During the long-running Southern Rail industrial action, we’ve all seen the pictures of massive queues, packed trains and often, no trains at all.
Tuesday saw a nadir in the strike as hundreds of thousands of passengers found their commute to work complicated by the worst disruption in nearly two decades.
Combined with a signal failure at Brixton and flooding repairs in East London, morning travel saw the usual frustration vented on social media.
Amongst all this one tweet in particular stood out.
Jim Boyden commutes daily from Shoreham By Sea to London Victoria on a season ticket that costs more than £430 a month.
He has a son, Zac, 1, and a daughter, Emiko, 3.
This week’s strikes mean he has incurred a hotel bill of a further £400 and being self-employed he has to take the hit on the costs.
More importantly, he tells The Huffington Post UK the strikes have meant he has “missed countless bedtimes, bath times, story times which I will never get back because of Southern”.
He wrote on Twitter:
Hey Southern Rail.
This is Zac. He is my son and because of the strike, I am unable to travel home until Thursday and read him and his sister a story.
Because of your strike we will not discover what animal is hiding in his favourite book tonight or tomorrow night.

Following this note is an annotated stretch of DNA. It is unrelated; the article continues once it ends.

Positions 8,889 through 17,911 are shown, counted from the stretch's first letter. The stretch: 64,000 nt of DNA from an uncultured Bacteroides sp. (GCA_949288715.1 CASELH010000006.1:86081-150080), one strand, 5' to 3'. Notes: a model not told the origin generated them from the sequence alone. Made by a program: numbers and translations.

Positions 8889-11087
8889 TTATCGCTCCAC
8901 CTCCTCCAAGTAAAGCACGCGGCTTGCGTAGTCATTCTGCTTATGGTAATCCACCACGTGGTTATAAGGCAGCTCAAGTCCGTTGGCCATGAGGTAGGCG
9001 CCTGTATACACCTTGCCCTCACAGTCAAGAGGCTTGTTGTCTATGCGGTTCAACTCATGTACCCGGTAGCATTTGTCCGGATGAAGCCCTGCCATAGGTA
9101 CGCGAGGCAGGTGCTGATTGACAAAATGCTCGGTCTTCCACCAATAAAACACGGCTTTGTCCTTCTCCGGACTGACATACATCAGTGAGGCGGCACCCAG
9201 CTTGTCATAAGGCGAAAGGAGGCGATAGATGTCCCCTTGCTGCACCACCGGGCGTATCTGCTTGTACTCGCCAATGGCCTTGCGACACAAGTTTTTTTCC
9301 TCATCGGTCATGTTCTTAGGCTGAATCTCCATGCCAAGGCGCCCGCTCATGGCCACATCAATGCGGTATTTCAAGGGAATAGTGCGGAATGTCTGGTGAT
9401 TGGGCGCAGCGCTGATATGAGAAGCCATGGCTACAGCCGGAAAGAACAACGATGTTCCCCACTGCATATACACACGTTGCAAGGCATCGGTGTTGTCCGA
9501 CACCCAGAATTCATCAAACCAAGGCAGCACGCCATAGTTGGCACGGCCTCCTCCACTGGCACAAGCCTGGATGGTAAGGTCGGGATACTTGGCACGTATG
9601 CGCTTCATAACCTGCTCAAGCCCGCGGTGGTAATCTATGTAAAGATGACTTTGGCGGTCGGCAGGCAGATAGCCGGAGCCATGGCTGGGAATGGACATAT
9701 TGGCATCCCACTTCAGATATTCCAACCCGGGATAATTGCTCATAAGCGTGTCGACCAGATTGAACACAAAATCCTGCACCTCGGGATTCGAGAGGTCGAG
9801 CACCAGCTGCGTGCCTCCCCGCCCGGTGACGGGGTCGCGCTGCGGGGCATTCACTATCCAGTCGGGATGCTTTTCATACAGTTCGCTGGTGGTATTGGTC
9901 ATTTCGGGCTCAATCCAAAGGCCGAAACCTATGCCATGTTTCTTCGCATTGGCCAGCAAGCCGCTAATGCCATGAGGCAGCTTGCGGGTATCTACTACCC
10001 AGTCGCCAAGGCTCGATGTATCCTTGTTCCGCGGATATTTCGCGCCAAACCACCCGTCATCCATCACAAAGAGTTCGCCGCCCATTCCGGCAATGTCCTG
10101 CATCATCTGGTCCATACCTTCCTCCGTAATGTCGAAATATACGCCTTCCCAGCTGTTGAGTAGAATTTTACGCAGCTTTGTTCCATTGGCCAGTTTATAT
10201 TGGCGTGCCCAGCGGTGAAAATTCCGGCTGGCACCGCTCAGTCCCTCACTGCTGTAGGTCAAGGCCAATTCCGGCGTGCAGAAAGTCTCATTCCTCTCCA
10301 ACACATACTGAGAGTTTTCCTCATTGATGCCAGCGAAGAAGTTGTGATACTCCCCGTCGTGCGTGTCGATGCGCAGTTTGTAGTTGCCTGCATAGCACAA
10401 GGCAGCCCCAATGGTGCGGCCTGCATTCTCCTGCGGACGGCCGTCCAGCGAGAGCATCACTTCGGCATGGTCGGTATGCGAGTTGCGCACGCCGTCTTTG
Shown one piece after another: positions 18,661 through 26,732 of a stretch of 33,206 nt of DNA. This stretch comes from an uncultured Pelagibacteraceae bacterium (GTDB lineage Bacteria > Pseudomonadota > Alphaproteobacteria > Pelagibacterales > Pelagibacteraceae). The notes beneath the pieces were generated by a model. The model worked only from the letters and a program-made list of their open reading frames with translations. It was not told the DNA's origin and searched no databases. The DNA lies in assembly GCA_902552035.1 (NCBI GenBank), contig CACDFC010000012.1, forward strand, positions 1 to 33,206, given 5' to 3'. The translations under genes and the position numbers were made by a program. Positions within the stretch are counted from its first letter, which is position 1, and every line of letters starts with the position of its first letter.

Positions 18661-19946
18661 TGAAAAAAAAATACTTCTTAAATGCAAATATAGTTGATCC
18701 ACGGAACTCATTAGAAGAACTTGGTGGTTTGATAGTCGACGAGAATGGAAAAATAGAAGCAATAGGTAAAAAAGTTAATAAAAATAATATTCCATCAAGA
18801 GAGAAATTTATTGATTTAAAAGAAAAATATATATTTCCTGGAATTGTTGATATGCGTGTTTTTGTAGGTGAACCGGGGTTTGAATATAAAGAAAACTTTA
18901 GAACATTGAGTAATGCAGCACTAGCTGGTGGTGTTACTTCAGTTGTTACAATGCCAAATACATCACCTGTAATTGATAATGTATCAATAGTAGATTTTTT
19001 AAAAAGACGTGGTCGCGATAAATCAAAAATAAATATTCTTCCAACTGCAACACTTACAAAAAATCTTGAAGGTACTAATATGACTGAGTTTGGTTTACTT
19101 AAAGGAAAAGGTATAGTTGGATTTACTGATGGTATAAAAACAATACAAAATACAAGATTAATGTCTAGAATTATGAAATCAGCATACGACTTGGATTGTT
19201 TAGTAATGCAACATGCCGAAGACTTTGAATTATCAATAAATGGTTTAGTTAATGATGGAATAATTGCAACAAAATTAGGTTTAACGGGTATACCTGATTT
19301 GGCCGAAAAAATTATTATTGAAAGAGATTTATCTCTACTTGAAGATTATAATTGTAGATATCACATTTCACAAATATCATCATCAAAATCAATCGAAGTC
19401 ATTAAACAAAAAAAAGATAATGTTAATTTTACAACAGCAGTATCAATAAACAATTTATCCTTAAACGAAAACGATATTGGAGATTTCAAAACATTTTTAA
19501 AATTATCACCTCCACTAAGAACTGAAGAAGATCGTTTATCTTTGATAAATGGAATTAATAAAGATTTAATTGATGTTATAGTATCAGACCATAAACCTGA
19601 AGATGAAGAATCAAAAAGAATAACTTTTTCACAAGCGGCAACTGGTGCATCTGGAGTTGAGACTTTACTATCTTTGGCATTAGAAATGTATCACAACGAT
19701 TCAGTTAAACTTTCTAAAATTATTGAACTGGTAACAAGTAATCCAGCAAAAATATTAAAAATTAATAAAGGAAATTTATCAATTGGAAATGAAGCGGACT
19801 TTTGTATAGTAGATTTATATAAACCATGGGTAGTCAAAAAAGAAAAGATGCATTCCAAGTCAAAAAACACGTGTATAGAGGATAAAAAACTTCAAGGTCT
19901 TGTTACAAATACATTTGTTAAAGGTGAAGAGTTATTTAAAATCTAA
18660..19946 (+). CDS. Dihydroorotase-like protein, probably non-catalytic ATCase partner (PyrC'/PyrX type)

Because of your strike , we will be unable to to take me by the hand and show me his favourite toy, which ironically, is a choo choo train.
Because of your strike I will miss his smile.
You can refund me my Season Ticket. You can refund me my hotel. I can even make up time at work, but how - how - are you going to give me back the things money can’t buy?
For God’s sake, sort it out.
The dispute over who should open and close train doors saw Aslef union workers walk out for 48 hours today. A further 24 hours strike is scheduled for Friday.
Jim told the HuffPost UK: “What I’d like to say is that it’s ironic that these strikes are about safety when they resulting overcrowding is making the railways even more unsafe with overcrowded trains and platforms as a result. There is a human impact to this.
“Both my children don’t see their Dad as much as they should. I miss moments of my children’s life I will never ever get back - their smiles, the first time they say new words, the first time they do something new each day. Railways are a public service and they should be treated as such.
“Both Southern and the Unions need to realise the heartbreaking impact they have on family life. The public don’t care how this is resolved and would probably accept higher prices in return for a service that gets us home in time to tuck our children up in bed. Because that is priceless.”